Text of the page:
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Child-Maltreatment-Research-L (CMRL) List Serve

Database of Past CMRL Messages

Welcome to the database of past Child-Maltreatment-Research-L (CMRL) list serve messages. The table below contains all past CMRL messages (text only, no attachments) from Nov. 20, 1996 - December 22, 2017 and is updated quarterly.

Instructions: Postings are listed for browsing with the newest messages first. Click on the linked ID number to see a message. You can search the author, subject, message ID, and message content fields by entering your criteria into this search box:

Message ID: 8200
Date: 2009-07-15

Author:Sheri McMahon

Subject:child welfare funding and recoupment from poor parents

First Star is a relatively new organization addressing child welfare issues.

I received their e-newsletter which included a link to a University of

Baltimore School of Law research article on child welfare funding and

federal policy. Haven't read entire study yet but the study has to do with

federal requirements for states to recoup dollars from parents, e.g. parents

of title 4-e eligible kids, and abstract notes federal requirements do not

apply to well-off parents. Also examines this component of funding policy

and its impact on families' ability to care for their children.



Some time ago I posed the question whether anyone had studied the financial

impact of child welfare involvement on families--were families better or

worse off or no different? I recall some excellent discussion, during which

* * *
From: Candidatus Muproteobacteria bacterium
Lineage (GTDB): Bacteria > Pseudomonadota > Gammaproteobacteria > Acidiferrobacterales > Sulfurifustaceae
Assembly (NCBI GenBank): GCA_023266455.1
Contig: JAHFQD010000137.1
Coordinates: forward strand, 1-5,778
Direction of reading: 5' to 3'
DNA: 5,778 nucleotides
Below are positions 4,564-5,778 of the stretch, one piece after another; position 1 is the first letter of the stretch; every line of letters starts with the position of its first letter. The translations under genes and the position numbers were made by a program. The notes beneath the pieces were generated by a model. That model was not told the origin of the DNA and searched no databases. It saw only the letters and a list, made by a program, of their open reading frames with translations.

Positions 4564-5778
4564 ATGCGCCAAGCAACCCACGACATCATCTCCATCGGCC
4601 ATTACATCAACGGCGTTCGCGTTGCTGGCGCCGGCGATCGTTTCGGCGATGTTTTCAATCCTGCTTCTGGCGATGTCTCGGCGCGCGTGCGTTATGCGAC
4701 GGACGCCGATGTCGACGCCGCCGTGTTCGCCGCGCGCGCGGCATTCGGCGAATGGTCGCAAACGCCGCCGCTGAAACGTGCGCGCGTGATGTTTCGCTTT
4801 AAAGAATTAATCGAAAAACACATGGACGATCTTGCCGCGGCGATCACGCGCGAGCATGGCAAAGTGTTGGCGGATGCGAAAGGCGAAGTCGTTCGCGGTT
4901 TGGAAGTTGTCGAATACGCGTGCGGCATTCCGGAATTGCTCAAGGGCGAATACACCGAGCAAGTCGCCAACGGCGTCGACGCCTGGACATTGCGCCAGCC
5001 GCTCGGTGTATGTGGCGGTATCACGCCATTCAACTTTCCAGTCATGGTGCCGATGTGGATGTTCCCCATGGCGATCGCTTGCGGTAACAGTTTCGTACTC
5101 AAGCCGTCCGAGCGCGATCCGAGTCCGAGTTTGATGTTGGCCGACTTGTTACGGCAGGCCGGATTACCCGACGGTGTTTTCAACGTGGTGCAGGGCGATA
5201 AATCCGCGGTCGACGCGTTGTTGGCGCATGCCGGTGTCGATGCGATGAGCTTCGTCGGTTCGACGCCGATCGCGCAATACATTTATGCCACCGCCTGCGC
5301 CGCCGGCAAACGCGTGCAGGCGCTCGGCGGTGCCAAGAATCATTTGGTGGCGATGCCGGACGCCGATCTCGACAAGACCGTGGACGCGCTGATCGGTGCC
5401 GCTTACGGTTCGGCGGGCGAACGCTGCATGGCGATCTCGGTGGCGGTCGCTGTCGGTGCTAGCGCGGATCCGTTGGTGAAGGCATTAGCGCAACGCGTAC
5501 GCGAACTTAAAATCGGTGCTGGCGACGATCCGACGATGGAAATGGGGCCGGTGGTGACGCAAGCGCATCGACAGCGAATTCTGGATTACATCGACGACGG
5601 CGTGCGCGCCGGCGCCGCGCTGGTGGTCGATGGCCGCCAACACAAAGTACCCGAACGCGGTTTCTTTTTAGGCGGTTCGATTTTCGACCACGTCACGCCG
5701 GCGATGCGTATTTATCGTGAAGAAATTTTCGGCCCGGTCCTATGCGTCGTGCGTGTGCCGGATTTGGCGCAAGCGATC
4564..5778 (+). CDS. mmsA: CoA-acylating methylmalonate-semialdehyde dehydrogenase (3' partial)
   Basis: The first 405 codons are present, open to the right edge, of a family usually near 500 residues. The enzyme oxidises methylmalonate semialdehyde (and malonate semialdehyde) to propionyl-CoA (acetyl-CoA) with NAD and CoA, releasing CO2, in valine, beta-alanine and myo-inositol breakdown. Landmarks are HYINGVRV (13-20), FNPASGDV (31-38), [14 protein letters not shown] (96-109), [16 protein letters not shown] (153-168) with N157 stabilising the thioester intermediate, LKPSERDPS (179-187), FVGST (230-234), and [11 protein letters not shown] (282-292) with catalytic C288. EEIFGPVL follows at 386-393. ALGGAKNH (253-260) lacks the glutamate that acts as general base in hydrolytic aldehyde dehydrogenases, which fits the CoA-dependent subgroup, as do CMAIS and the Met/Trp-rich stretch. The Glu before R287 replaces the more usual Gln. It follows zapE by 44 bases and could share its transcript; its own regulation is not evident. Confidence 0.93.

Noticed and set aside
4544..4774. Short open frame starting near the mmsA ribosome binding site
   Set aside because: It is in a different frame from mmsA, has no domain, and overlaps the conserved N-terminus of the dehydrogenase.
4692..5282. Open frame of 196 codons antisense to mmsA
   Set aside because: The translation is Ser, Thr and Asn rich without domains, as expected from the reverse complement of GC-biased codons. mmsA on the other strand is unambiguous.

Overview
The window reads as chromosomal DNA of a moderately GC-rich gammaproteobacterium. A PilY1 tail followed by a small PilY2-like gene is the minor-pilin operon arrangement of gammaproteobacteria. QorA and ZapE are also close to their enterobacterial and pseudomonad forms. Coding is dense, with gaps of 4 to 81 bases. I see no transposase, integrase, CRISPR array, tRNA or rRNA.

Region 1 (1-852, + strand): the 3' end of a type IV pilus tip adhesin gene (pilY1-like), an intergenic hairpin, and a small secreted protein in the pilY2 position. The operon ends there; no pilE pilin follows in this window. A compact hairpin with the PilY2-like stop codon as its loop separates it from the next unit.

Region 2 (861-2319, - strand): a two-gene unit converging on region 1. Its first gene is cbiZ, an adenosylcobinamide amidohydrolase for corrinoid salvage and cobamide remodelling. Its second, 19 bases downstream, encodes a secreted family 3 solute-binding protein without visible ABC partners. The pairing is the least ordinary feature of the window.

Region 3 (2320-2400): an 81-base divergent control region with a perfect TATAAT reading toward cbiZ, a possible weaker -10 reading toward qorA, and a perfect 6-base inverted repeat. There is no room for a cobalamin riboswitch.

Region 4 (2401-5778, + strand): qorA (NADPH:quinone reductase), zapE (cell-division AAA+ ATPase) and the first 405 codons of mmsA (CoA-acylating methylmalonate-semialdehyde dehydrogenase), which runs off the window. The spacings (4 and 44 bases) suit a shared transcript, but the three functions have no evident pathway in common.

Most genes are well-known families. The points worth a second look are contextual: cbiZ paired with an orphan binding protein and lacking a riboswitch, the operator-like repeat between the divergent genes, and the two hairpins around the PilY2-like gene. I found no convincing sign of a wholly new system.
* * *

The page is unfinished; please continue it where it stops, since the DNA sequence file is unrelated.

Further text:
it became apparent that some academics were not aware of federal

requirements for recouping child support, and one person expressed interest

in exploring this issue. This article may be relevant to that earlier

question.



Sheri McMahon

North Dakota









First Star is a relatively new organization addressing child welfare issues.

I received their e-newsletter which included a link to a University of

Baltimore School of Law research article on child welfare funding and

federal policy. Haven't read entire study yet but the study has to do with

federal requirements for states to recoup dollars from parents, e.g. parents

of title 4-e eligible kids, and abstract notes federal requirements do not

apply to well-off parents. Also examines this component of funding policy

and its impact on families' ability to care for their children.



Some time ago I posed the question whether anyone had studied the financial

impact of child welfare involvement on families--were families better or

worse off or no different? I recall some excellent discussion, during which

it became apparent that some academics were not aware of federal

requirements for recouping child support, and one person expressed interest

in exploring this issue. This article may be relevant to that earlier

question.



Sheri McMahon

North Dakota